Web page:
The Plants of Moscow Mountain
The forested ridge of Moscow Mountain, situated northeast of Moscow, Idaho, is a prominent feature of Palouse topography. Moscow Mountain lies at the west end of a ridge of low peaks known as the Palouse Range or Thatuna Hills. Moscow Mountain, at nearly 5000 feet in elevation, and the two peaks, East and West Twin, at nearly 4500 feet, on the ridge to the west, stand well above the town of Moscow, which has an elevation of about 2600 feet. The forested slopes and the ridge of Moscow Mountain can be accessed by various roads and trails. The forests of Moscow Mountain are among the closest to and most easily accessible from Washington State University.
This website provides information on the plants of Moscow Mountain. A list of the vascular plants of Moscow Mountain is available in two forms: 1. arranged by plant family, and 2. arranged by genus. Both lists provide scientific (binomial) and common names for the vascular plants known to be on the mountain as well as information on the habitats in which they are located. The list of plants was modified from a floristic study of Moscow Mountain by B. Chichester (1955). Select highlighted names from either of the plant lists to see photographs and obtain additional information about the plants. The acquisition of photographs and information on each kind of vascular plant on Moscow Mountain is an ongoing project so please have patience with us while we continue to develop this website. We provide an annotated bibliography that lists books and other publications on the flora of the Pacific Northwest, especially the Palouse region, that can help you to identify plants and learn about plant communities.
One can never be sure that a plant list for a particular area is comprehensive. Botanists do not always find every kind of plant that is growing in a particular area. New kinds of plants can be introduced at anytime. Weedy plants, especially those introduced by the activity of people, are common in agricultural areas, such as the Palouse. Many weedy plants have the ability to spread rapidly, and we can expect that some have moved onto Moscow Mountain since Chichester's 1955 study of its flora. Plant lists can also become out-dated because of local extinction (implying that plants will no longer be found where they once were present). Let us know if you find a plant on Moscow Mountain that is not on our list.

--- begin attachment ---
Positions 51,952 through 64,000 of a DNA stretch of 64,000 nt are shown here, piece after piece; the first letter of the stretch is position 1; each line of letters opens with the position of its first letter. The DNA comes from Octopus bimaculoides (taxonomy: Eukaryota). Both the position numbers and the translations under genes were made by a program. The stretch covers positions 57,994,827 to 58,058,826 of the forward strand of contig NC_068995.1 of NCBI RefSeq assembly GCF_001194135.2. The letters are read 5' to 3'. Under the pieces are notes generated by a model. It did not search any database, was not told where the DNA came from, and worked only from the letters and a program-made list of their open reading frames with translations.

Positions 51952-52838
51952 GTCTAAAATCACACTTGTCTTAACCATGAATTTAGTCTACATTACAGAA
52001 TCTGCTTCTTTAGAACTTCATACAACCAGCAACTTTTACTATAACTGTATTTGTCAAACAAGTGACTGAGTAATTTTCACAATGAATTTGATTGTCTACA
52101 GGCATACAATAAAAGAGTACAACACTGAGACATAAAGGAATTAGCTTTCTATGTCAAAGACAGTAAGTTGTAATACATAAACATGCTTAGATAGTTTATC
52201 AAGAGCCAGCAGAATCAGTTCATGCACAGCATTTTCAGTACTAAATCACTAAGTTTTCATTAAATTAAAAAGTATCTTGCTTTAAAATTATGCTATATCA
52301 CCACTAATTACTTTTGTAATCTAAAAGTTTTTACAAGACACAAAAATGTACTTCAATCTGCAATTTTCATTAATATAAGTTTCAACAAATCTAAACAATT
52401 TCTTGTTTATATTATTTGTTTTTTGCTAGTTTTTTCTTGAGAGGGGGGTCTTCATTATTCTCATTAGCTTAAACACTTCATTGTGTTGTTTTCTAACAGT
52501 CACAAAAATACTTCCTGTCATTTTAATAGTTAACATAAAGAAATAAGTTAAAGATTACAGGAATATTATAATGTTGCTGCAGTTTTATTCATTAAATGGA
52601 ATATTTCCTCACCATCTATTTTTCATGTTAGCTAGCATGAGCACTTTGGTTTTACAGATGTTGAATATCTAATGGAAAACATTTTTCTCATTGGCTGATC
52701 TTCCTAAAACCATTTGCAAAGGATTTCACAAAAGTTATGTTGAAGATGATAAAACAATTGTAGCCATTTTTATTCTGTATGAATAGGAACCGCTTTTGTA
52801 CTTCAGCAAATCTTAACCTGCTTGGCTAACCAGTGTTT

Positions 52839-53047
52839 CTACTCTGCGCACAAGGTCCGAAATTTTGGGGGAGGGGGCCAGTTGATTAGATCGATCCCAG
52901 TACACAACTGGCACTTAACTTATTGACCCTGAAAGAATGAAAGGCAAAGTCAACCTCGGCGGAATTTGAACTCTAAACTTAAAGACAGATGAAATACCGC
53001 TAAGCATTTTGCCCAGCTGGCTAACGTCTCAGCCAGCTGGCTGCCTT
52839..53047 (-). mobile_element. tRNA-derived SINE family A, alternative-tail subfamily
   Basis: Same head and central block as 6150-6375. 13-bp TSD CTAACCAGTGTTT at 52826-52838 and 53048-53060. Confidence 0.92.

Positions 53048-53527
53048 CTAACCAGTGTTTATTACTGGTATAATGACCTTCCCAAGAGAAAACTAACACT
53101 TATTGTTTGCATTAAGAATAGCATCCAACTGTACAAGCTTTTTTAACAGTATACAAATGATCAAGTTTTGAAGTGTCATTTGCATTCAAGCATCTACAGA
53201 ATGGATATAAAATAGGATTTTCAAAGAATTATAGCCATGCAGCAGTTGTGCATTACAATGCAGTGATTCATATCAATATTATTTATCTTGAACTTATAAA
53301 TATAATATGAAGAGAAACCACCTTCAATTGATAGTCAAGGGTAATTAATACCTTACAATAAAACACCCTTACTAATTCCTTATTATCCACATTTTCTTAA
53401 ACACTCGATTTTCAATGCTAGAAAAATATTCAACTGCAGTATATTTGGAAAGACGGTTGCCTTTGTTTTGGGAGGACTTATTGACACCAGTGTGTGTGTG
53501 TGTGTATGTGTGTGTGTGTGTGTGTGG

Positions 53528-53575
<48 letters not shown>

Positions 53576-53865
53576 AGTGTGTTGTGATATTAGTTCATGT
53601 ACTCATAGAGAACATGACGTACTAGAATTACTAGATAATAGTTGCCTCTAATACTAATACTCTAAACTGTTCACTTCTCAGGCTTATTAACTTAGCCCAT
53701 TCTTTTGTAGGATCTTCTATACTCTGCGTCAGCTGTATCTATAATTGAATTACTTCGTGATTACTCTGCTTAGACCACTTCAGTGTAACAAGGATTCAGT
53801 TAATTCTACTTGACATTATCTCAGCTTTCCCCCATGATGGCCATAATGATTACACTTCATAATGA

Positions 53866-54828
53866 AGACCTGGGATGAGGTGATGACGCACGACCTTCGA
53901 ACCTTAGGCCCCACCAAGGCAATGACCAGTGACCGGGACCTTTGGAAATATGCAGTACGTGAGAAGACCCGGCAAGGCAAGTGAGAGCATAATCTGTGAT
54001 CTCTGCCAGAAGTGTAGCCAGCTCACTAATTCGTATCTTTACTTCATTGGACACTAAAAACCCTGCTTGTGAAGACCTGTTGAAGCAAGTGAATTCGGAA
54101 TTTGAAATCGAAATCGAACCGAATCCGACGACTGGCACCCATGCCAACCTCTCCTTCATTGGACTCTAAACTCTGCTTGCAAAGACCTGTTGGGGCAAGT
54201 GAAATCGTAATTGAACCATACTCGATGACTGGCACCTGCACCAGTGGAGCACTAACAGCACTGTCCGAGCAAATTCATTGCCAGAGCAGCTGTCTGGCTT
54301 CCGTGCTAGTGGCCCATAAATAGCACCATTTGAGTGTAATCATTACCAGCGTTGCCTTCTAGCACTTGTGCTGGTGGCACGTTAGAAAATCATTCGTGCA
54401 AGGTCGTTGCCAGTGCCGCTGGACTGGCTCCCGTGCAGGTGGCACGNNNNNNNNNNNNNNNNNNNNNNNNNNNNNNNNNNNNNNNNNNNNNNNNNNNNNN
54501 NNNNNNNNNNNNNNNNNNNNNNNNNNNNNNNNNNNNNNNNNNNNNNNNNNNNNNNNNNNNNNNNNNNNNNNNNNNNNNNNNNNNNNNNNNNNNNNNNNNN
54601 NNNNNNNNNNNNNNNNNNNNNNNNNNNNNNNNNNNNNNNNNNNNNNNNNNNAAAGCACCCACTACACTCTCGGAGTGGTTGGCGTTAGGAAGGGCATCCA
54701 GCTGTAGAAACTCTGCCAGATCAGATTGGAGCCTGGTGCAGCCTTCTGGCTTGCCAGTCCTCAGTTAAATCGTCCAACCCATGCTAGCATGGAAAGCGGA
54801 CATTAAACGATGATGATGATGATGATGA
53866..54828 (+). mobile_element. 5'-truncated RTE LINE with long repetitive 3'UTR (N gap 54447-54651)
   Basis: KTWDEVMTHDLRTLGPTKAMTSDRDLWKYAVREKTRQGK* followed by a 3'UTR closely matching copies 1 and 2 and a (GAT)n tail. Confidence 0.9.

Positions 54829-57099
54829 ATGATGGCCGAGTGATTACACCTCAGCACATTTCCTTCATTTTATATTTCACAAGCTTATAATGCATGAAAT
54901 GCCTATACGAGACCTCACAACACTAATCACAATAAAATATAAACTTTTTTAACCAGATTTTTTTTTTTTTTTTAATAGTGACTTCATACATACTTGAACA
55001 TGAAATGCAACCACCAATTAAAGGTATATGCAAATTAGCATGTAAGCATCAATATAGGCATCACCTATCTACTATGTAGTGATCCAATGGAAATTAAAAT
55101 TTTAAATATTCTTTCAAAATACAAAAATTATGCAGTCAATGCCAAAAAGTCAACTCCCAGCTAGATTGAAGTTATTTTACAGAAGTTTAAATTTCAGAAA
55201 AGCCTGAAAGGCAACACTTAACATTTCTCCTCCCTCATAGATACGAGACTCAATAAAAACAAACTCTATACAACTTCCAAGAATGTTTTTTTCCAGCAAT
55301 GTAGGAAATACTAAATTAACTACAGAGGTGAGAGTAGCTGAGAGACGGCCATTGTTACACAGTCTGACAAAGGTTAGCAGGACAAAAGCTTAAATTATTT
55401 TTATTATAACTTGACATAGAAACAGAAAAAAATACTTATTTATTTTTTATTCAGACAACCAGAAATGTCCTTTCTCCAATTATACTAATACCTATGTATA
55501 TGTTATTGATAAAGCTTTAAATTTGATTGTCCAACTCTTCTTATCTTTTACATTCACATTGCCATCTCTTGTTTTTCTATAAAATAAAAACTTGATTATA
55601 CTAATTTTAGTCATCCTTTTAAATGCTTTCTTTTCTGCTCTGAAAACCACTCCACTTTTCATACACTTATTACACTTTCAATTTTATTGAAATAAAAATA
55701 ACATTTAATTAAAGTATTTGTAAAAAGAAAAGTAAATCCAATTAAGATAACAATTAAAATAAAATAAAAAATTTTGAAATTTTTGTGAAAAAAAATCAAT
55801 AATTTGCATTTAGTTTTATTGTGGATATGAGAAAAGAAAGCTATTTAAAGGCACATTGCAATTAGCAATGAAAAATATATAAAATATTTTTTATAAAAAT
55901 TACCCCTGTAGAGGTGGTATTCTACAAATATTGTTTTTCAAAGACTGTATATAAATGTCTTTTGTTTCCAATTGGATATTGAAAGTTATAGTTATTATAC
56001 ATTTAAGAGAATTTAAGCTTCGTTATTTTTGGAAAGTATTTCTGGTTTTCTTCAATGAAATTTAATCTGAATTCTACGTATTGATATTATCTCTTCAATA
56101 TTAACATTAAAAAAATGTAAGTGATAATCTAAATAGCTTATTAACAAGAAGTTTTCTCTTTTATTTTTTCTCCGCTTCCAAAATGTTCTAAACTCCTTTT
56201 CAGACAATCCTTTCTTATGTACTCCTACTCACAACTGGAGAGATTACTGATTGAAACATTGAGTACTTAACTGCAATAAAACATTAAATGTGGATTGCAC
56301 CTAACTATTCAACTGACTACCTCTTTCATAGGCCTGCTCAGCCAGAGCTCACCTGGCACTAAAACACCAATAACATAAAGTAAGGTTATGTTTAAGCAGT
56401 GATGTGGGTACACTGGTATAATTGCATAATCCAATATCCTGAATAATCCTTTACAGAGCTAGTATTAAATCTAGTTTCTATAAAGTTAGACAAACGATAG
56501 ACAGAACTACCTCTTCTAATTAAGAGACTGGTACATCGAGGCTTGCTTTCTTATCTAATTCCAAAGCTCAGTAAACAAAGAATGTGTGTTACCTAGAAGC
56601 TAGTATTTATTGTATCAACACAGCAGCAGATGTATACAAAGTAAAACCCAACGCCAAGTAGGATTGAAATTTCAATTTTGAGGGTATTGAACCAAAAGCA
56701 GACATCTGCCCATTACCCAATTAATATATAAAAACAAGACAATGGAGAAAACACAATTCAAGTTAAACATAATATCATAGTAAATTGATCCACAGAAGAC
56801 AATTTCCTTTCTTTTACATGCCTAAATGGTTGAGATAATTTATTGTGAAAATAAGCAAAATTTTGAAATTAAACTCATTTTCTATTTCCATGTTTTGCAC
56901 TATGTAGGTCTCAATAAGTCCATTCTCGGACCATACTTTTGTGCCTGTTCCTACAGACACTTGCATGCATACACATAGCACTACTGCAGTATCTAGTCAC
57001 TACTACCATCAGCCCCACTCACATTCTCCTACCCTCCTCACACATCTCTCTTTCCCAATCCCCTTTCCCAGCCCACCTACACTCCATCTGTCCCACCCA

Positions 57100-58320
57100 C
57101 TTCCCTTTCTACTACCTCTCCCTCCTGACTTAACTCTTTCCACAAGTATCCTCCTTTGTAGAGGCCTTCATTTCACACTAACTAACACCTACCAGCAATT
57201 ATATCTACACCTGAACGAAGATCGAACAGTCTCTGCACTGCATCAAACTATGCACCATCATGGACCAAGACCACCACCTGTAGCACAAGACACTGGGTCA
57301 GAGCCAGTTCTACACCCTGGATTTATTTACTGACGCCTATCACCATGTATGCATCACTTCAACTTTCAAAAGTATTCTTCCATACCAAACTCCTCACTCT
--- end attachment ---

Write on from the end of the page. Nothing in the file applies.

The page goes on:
The flora of Moscow Mountain as we know it now has 374 kinds or species of vascular plants. They are members of 52 families and include flowering plants (angiosperms, including monocots and dicots), conifers (gymnosperms), horsetails (sphenophytes), and ferns (pteridophytes). The forests of Moscow Mountain differ on the north and south slopes.
The forests of the north slope are centered on cedar-grand fir communities. The most common coniferous tree of the north slope is western red cedar (Thuja plicata). The most common plants along the forest floor include: Actaea rubra, Anemone piperi, Asarum caudatum, Cornus canadensis, Disporum trachycarpum, Lonicera utahensis, Pyrola bracteata, Pyrola uniflora, Ribes lacustre, Rubus parviflora, Thalictrum occidentale, Tiarella trifoliata, Trillium ovatum, Viola glabella, and Viola orbiculata.
The forests of the south slope are dominated by ponderosa pine (Pinus ponderosa). At the higher elevations of the south slope the ponderosa pine is mixed with Douglas fir (Pseudotsuga menziesii) and tamarack (larch; Larix occidentalis). Common understory plants of these forests include: Calypso bulbosa, Castilleja miniata, Clematis columbiana, Frasera fastigata, Lonicera ciliosa, Pachistima myrsinites, Prunus emarginata, Rosa gymnocarpa, Trillium ovatum, and Vaccinium membranaceum.
The ravines of the south slope have cedar-grand fir communities similar to those of the north slope. Common plants of the forest understory in the riparian zone of these ravines can include: Alnus sinuata, Betula occidentalis, Carex geyeri, Cerastium vulgare, Cornus stolonifera, Crataegus douglasii, Cystopteris fragilis, Equisetum arvense, Juncus ensifolius, Mimulus guttatus, Populus tremuloides, Ranunculus uncinatus, and Urtica dioica.
Small areas of grassland and steppe vegetation can be found around the base of Moscow Mountain, but the areas where those types of plant communities were present before the arrival of settlers are now used typically for agriculture.
For additional information on the plants of Moscow Mountain or the Pacific Northwest, please inquire at the Marion Ownbey Herbarium or examine some of the materials listed in the bibliography.
Marion Ownbey Herbarium
22 July 1997